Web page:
What is a male sheep called? That might seem like an obvious question, but it can be different in different places.
A male sheep is typically called a Ram, but in large parts of Scotland we tend to call them Tups.
All flocks need a Tup if they are going to have lambs. A single ram can usually fit 35-50 ewes into his schedule, meaning that big farms will have more than one.
In the Angry Triangle flock there are three tups. Not because the flock is big, but because the different rams have different qualities.
So, without further ado, it’s time to meet the boys!
What are our male sheep called?
Our boys have a frankly majestic set of names. A lot of time and effort went into them. Apart from Dumbo. No thought went into that at all.
Dumbo The One Horned Wonder
The first ram on the croft, Dumbo was born the first year I had sheep, and to date is the biggest lamb I have had to try and get out of a sheep. His poor mother wasn’t the same after that. He was a good solid lamb, so he was spared the rubber ring, and became the first homebred tup.
His mother was a Hebridean ewe and his father was a Texel. He is being used this year on the older Hebridean ewes. Their lambs will not be pure Hebridean and I won’t keep them for breeding. I will keep a selection to grow on for mutton, and the rest will be sold.
It’s not an imaginative name at all. He was big and daft. He remains big and daft and rather bad tempered.
If you are wondering why he only has one horn, it is because the other one grew into the side of his face – and risked damaging his eye. Whilst he was young, it would need regularly trimmed using cheesewire and elbow grease on my part. He was not a fan. Now he is a bit older, his horns grow more slowly and I have to do it less often.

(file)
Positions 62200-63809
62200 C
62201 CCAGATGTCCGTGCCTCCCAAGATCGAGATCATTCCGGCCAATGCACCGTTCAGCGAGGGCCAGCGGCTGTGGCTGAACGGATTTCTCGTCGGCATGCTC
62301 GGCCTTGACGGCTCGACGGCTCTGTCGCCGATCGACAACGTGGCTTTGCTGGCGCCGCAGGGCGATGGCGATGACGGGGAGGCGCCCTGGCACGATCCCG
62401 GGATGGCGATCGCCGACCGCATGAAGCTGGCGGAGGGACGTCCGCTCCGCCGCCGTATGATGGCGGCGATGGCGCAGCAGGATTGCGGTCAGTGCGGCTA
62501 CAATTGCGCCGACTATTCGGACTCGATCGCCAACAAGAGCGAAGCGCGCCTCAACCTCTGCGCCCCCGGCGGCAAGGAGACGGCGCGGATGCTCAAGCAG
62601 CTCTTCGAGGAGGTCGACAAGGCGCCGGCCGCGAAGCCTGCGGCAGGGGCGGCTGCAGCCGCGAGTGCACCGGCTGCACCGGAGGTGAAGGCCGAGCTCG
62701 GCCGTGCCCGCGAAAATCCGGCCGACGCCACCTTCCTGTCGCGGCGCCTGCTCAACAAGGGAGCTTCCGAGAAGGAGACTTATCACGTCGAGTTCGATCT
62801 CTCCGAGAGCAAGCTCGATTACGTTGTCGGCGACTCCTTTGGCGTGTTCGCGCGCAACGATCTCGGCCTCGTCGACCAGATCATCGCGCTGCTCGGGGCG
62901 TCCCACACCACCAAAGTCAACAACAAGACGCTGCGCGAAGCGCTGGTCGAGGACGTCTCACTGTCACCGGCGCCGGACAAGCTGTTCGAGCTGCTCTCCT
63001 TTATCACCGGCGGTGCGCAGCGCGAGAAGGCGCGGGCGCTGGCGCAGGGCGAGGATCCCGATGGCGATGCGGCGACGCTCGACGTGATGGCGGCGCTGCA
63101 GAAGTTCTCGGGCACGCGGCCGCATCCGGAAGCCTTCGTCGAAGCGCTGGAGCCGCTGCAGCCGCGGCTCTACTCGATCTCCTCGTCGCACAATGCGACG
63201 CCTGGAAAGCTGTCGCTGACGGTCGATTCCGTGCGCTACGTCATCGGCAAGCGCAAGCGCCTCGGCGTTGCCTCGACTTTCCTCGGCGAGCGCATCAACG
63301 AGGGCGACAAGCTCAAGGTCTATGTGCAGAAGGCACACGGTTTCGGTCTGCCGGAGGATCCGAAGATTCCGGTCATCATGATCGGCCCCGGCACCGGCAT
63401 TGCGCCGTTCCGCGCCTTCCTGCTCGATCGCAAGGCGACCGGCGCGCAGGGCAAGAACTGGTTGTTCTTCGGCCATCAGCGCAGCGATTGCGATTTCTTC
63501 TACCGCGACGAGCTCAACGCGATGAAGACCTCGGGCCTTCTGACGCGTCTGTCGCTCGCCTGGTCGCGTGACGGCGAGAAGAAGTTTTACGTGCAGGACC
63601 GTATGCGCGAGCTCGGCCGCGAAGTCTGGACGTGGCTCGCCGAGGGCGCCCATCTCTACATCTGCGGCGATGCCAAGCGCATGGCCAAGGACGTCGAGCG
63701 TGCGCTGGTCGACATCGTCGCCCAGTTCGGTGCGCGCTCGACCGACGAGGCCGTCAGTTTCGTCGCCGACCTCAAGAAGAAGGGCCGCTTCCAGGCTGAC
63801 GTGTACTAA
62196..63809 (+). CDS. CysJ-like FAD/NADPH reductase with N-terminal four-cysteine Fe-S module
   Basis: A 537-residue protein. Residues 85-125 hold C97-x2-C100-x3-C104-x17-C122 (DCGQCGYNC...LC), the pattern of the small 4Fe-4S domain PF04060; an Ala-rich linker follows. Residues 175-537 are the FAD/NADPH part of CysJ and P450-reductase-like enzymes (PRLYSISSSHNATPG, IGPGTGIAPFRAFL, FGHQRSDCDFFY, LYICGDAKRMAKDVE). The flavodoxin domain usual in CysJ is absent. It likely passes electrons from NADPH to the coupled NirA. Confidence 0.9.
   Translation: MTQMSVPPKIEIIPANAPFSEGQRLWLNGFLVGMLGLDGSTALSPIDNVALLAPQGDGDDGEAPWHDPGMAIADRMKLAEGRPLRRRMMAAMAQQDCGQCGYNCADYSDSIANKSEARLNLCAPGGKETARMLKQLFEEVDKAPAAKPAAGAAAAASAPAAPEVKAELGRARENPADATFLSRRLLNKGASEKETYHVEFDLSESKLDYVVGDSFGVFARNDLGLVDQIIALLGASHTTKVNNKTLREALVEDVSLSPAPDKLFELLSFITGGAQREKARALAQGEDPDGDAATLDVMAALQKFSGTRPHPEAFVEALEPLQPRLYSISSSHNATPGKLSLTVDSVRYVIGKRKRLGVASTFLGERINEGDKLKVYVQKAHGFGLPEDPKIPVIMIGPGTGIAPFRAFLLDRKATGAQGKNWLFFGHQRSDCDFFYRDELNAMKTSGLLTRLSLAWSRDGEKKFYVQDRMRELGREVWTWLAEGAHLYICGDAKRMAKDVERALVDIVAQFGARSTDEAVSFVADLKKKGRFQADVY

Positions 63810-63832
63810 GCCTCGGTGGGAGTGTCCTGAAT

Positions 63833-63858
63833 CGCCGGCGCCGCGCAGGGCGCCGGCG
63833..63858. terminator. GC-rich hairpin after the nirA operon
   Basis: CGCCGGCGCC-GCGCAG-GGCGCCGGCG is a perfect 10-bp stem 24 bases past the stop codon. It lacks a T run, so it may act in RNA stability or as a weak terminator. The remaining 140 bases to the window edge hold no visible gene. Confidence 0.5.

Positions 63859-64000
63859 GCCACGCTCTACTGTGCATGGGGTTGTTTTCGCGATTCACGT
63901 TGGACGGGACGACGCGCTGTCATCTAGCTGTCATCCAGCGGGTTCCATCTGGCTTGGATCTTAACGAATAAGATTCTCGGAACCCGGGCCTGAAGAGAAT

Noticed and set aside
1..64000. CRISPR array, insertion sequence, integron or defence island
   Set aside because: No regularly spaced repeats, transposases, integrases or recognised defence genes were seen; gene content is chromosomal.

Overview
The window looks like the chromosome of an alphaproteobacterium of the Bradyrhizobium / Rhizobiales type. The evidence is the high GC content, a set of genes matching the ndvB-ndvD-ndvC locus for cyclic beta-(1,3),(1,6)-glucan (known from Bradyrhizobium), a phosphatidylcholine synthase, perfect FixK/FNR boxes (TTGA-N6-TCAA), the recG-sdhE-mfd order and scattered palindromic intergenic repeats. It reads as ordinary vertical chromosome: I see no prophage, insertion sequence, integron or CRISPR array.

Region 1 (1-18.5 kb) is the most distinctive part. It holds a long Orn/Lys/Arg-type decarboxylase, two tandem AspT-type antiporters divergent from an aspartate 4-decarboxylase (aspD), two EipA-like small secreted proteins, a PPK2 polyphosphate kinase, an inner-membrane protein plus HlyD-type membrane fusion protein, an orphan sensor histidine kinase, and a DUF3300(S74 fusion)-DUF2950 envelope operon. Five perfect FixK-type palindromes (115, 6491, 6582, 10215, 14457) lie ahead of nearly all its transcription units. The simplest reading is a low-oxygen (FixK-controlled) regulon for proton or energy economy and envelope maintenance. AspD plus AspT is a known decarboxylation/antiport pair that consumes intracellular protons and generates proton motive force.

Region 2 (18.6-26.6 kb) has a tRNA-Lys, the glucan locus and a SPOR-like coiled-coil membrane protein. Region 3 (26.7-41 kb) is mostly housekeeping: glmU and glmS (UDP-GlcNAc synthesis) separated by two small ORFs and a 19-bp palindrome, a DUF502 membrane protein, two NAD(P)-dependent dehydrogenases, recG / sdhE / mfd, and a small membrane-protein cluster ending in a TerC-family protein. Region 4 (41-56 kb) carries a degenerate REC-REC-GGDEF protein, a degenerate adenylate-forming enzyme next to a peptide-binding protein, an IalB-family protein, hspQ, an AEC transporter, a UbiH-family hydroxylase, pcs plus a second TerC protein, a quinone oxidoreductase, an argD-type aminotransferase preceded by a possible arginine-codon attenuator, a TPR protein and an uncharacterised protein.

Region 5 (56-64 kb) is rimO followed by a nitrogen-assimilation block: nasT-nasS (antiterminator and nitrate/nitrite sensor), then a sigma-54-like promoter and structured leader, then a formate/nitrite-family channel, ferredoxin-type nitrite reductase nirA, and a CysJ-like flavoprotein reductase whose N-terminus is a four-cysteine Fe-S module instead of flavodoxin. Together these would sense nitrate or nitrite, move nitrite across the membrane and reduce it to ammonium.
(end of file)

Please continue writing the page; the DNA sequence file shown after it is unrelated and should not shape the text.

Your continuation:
His fleece can be found in our Brown Aran Knitting yarn!
Little Blue Dangles
What is a male sheep called, you ask? Little Blue Dangles, of course! I’m a big fan of a pun and as this wee tup is still technically a ram lamb (born in 2021), he still has some growing to do. He is a Blue Texel, hence the Blue in his name. And the dangles? Well. They do.
He’s currently sporting the nickname “The Footstool”.
This is his first year on the croft and he has been tasked with the younger pure Hebridean ewes. The younger ewes are ones who already have one or two lambings under their belt and ones which have not yet lambed (called gimmers in our part of the world).
My goal is to get up to 8 ewe lambs (HebTex) from him which I can breed from in future. All the other progeny this year will be sold. When those ewe lambs are ready to breed (at the age of 2), they will go and see the next ram on the list…
Last but by no means least is the Colonel. He is a Beltex ram. He is going to be what’s known as a Terminal Sire. That means that his lambs will all be for sale into the food chain. I am unlikely to keep any of his lambs for breeding because he is used for the second and final cross which produces the heavier weight lambs likely to command decent prices. That’s the theory!
His group of lovely ladies are my existing HebTex ewes. The HebTex’s were bred from Hebridean mothers and a Texel father. They are Dumbo’s sisters.
A big baby, he loves having his cheeks rubbed and when he is particularly enjoying the scratch, he wags his tail like a dog. The Colonel is forever trotting after me for snacks and asking for scritches! When it comes to what this male sheep is called, it’s “soft”.
You can figure out the Nut-Clackers reference for yourself!
What is a male sheep called in Gaelic?
For a bonus ball, (ahem) here’s a wee fact to tuck away! In Scottish Gaelic is a male sheep is called a Reithe or a Rùda, depending on where you are from.